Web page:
War of the Rebellion: Serial 118 Page 0563 CORRESPONDENCE, ETC. -UNION.

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war belonging to Wisconsin regiments were ordered to Benton Barracks, near Saint Louis, and that is where they should be to insure an exchange.

Very respectfully, your obedient servant,

W. HOFFMAN,

Colonel Third Infantry, Commissary-General of Prisoners.

OFFICE COMMISSARY-GENERAL OF PRISONERS,

Washington, D. C., May 6, 1863.

Captain W. CURTIS, Assistant Quartermaster, Washington, D. C.

CAPTAIN: You will please furnish transportation for 3,000 prisoners of war with a guard of 500 to 800 men to Philadelphia as early to-morrow morning as practicable. They are to embark at Philadelphia on a steamer for Fort Delaware, and it is thought absolutely necessary that they should be delivered by the cars at the depot where they can be taken immediately on board the steamer. For the same reason it is very desirable that the prisoners should reach Philadelphia before dark to facilitate the transfer to the steamer. If a sufficient train cannot be furnished for the whole number at one trip two trains may be used. It may be that only 1,500 will be prepared to leave in the morning, of which you will be notified.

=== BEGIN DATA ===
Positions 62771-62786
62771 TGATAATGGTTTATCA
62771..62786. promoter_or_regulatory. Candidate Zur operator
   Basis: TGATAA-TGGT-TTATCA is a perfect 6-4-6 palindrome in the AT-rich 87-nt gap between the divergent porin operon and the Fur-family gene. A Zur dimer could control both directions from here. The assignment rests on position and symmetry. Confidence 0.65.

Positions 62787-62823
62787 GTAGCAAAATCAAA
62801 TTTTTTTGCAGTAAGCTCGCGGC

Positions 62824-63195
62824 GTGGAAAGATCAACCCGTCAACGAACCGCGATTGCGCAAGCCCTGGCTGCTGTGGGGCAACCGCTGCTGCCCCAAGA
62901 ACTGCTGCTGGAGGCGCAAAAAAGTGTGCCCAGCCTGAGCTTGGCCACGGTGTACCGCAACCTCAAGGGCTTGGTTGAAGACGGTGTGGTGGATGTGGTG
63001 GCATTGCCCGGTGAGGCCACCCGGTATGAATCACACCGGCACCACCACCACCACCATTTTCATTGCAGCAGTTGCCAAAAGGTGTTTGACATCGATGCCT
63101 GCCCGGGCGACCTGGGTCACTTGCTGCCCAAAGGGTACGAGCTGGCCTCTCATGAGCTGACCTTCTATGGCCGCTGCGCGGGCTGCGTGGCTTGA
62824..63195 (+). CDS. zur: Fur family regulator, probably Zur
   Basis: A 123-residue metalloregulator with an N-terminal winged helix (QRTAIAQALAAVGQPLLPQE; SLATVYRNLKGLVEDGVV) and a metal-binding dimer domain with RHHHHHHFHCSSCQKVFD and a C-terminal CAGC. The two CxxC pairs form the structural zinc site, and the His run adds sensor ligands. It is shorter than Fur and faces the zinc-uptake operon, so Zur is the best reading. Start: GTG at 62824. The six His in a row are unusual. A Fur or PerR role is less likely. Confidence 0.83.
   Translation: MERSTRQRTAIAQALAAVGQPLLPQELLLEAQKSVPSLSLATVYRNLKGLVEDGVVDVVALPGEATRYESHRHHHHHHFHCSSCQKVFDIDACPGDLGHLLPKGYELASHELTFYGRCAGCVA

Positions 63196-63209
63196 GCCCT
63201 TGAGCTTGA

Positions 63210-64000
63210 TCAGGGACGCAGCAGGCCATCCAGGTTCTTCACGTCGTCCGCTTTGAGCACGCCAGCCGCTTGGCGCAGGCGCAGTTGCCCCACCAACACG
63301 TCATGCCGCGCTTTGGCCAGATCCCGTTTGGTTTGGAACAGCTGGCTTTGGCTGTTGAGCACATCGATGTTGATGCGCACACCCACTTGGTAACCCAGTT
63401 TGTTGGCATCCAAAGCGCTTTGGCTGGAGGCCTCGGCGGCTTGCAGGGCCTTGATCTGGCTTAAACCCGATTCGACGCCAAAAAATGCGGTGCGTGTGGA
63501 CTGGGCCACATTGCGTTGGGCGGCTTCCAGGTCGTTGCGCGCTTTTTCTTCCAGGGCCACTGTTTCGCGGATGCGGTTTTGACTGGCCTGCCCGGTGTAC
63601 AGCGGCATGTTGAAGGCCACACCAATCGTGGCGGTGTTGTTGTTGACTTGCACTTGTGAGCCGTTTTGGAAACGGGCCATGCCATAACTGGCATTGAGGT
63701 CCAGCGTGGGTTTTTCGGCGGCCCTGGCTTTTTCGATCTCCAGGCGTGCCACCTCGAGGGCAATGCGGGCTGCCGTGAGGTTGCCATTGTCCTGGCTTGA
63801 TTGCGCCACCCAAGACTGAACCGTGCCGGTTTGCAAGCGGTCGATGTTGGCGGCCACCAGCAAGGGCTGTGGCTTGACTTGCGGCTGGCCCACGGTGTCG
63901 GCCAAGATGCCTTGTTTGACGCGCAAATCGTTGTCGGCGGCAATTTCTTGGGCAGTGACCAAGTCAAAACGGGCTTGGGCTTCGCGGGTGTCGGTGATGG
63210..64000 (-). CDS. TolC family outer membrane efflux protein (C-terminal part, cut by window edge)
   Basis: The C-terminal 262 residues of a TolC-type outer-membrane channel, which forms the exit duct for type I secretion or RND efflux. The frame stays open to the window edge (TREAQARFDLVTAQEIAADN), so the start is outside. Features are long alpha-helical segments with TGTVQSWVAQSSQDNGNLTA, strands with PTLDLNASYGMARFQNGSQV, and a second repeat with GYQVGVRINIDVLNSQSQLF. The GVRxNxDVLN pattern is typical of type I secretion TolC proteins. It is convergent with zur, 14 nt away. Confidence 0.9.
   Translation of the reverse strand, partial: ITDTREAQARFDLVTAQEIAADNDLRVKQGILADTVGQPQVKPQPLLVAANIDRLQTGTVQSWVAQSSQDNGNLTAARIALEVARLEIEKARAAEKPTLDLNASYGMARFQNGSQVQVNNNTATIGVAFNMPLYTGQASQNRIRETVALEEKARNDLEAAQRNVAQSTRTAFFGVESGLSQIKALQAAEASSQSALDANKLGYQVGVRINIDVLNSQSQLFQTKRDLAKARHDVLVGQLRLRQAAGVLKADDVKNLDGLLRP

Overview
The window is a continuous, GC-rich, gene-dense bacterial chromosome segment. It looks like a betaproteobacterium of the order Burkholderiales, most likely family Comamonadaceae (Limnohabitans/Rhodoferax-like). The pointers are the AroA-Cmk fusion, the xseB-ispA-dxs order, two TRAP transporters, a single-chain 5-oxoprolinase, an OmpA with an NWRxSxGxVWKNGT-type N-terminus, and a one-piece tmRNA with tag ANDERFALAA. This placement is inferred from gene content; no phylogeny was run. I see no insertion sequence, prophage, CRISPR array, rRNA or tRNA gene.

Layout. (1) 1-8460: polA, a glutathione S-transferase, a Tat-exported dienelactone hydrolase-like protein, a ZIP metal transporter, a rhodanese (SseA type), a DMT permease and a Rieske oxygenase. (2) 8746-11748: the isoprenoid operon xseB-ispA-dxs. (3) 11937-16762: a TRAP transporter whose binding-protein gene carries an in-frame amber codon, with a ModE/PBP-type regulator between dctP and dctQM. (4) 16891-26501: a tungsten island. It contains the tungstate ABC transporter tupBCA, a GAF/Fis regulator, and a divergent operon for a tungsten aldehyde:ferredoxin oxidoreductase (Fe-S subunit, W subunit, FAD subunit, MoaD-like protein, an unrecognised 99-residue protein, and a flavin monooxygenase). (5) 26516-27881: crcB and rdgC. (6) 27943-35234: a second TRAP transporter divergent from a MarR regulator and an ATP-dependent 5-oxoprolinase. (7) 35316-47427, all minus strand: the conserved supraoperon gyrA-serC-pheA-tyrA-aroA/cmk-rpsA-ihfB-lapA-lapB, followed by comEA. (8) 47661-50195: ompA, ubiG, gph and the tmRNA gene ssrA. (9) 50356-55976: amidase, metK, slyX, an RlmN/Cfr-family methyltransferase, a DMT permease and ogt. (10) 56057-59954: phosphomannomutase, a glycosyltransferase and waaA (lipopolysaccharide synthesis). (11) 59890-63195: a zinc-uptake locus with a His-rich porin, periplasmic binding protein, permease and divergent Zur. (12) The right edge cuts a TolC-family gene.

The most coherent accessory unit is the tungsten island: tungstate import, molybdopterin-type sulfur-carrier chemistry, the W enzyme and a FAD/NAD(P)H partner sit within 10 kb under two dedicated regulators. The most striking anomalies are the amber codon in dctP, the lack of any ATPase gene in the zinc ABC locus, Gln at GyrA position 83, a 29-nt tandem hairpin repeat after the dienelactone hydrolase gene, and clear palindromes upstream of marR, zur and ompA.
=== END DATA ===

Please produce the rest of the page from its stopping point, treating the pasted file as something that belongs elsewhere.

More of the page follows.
Very respectfully, your obedient servant,

W. HOFFMAN,

Colonel Third Infantry, Commissary-General of Prisoners.

HEADQUARTERS CAMP OF INSTRUCTION,

Benton Barracks, Mo., May 6, 1863.

Colonel W. HOFFMAN,

Commissary-General of Prisoners, Washington, D. C.:

Your letter referring to the men captured on the Queen of the West is received. They arrived here on the 20th of April last in a very destitute condition and deeming it necessary both for their appearance and comfort that they should be provided with clothing I ordered clothing issued to them and directed that vouchers be made, one copy* of which I herewith transmit that you may have the amount to place against their pay account. Please inform me if I did right in ordering the issue.

I am, colonel, very respectfully, your obedient servant,

B. L. E. BONNEVILLE,

Colonel, U. S. Army, Commanding.

OFFICE ACTG. ASST. PROVOST-MARSHAL-GENERAL,

New York, May 6, 1863.

Colonel W. HOFFMAN,

Commissary-General of Prisoners, Washington, D. C.

COLONEL: Your communication of yesterday is received. My letter had more particular reference to Confederate prisoners who have taken the oath of allegiance and wish to return to their homes within the Union lines, and also to laborers who have been employed on the railroads now in use by our forces who have been taken prisoners, paroled,

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*Not found.

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